Bringing a Performance to a Digital Life

  I will now officially declare it the most wonderful time of the year. I do love Christmas music, but I don’t like it playing until I’ve eaten my turkey and my pie. Now with 18in of snow on the ground and Thanksgiving officially passed. I’m dreaming of those magical sing-a-longs where the Night Before Christmas was always read, music filled your ears, and hot cocoa and cookies were a plentiful. I’ll always miss those, performances were always a rewarding time. I got to see my students show off their hard work to all their family and friends. Music is so much performance anyway, each show was like the end of a chapter and beginning of another.

    You might see the same show a hundred times, but its always different based on the music teacher that puts it on. We all have our different strengths, one might be good at props, one might be a master at stage movement, me? I was a pro at the digital portion. I could whip together movies, cut tracks, project in the coolest ways. It sort of upped the level of performance. I focused on the singing first and foremost but it was all up in the air after that. I had extensive experience as the Tech Director for my Mom’s Sign Language chorus she did for several years, so I took my knowledge from what I did there and experimented with my own shows.

There are 3 main categories I had of digital extras in a show: Projection, Lighting, and Audio.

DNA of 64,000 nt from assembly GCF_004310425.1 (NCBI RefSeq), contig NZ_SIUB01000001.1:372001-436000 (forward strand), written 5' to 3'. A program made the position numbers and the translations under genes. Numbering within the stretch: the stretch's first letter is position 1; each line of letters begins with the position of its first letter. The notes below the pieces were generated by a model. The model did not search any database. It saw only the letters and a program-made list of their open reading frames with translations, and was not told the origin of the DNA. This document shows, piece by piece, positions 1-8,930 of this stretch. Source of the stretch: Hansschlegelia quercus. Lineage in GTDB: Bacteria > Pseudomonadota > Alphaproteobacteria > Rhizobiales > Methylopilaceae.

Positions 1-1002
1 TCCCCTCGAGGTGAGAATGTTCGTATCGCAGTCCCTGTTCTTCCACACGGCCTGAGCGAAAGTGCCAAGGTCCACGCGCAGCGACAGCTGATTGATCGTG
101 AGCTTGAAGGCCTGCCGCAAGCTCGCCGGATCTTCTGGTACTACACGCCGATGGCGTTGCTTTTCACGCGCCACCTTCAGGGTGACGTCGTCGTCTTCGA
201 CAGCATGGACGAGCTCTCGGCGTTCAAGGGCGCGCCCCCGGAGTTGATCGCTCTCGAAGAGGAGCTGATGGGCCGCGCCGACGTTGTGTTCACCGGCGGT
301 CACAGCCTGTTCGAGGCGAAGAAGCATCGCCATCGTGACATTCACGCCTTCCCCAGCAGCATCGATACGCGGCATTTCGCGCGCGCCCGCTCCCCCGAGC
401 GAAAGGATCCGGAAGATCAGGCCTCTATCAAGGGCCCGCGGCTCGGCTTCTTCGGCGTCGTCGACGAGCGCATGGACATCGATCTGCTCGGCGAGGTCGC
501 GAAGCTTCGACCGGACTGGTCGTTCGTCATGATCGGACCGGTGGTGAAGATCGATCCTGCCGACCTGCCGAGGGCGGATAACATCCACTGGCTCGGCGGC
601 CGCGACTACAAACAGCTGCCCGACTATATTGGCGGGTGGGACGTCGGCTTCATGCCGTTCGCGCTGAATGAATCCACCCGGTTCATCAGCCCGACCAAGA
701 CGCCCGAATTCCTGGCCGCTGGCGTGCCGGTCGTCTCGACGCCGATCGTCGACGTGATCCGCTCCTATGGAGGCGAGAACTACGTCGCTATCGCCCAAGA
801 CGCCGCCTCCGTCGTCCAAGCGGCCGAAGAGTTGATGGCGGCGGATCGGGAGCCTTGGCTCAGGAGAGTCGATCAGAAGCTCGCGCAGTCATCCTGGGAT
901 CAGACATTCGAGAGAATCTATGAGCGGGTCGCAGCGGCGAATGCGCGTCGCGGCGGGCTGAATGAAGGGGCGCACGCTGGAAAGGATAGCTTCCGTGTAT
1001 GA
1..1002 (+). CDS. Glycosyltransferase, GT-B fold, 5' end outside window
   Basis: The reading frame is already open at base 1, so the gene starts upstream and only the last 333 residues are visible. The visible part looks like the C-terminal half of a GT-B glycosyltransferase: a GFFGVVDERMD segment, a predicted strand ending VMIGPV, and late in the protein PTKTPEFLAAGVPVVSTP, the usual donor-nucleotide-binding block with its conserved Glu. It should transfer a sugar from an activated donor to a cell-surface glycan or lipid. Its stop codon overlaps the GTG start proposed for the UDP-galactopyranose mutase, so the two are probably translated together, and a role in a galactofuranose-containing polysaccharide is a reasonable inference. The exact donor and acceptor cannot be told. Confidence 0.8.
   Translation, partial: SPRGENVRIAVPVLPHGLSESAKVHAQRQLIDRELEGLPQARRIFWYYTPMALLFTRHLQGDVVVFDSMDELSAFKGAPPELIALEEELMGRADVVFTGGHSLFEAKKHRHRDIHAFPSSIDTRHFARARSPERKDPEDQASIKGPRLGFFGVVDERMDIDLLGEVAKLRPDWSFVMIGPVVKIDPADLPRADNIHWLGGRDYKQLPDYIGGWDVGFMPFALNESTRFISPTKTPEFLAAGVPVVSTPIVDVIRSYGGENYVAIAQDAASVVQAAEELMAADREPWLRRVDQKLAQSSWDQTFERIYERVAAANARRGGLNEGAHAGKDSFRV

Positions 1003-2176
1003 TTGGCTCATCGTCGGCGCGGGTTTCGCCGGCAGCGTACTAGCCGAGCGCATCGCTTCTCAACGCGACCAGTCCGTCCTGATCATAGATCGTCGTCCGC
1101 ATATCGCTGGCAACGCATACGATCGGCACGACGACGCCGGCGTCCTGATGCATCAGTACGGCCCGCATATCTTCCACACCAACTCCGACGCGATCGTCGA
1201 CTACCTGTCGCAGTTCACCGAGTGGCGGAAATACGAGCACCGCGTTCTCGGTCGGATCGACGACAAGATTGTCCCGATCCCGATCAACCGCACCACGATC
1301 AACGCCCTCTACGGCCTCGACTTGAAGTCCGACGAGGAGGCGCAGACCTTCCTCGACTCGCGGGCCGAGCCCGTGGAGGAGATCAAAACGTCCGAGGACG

Projection Ideas: It’s so easy to get creative with just a projector. Some of these ideas can translate so well into your classroom too.

  • Back projection: Did you know you can flip your screen around and project backwards? No need to have that clunky projector out front and have to weave your way through the crowd to operate it in the middle of the show. Keep the projector behind stage and out of sight,put up a thin white sheet as your screen, and it will give you a cleaner image and not get into your performers eyes.
  • Split screen: I did this once with a little help for a performance. Two projectors, two screens, projecting from one computer. It was fantastic, and let the audience on both sides of the room see the picture clearly without straining their necks.
  • Backdrops: Instead of taking all of those hours painstakingly painting sets that may never be used again or feeling the pang of guilt asking a friend or colleague to do it for you, why not project your backdrop on to your curtains instead? Saves those long nights and you can change up the background for each song if you like!

design by Lundberg Graphics



  • Black lights: You can do some pretty cools stuff with black lights and white clothes or glow in the dark paint. One year we had all white gloves and blacked out the gym, with the blacklights on, the students did a killer sign language routine just showing their gloves dancing by themselves. You can have masks, clothes, even puppets grooving along.
  • Shadows: Creating an eye catching focal point by putting a screen up and having students dancing behind it. Change the colors, make it flicker, it will create a one of a kind experience.


  • Cutting up tracks: A perfect way to alleviate the stress of playing piano during the actual show or trying to find an accompanist who can play at the same caliber as you can. If a song I was having the kids perform didn’t come with a backing track, throwing it into audacity and inverting one of the channels to take out or quiet down the lead vocals was always the way to go. You can find instructions here:
  • Remixing: Putting together medley’s, showcase student work, be able to create your own back tracks for your show. More than once did I put together student compositions to play as people were walking in and redid some classic songs to give our show a new twist!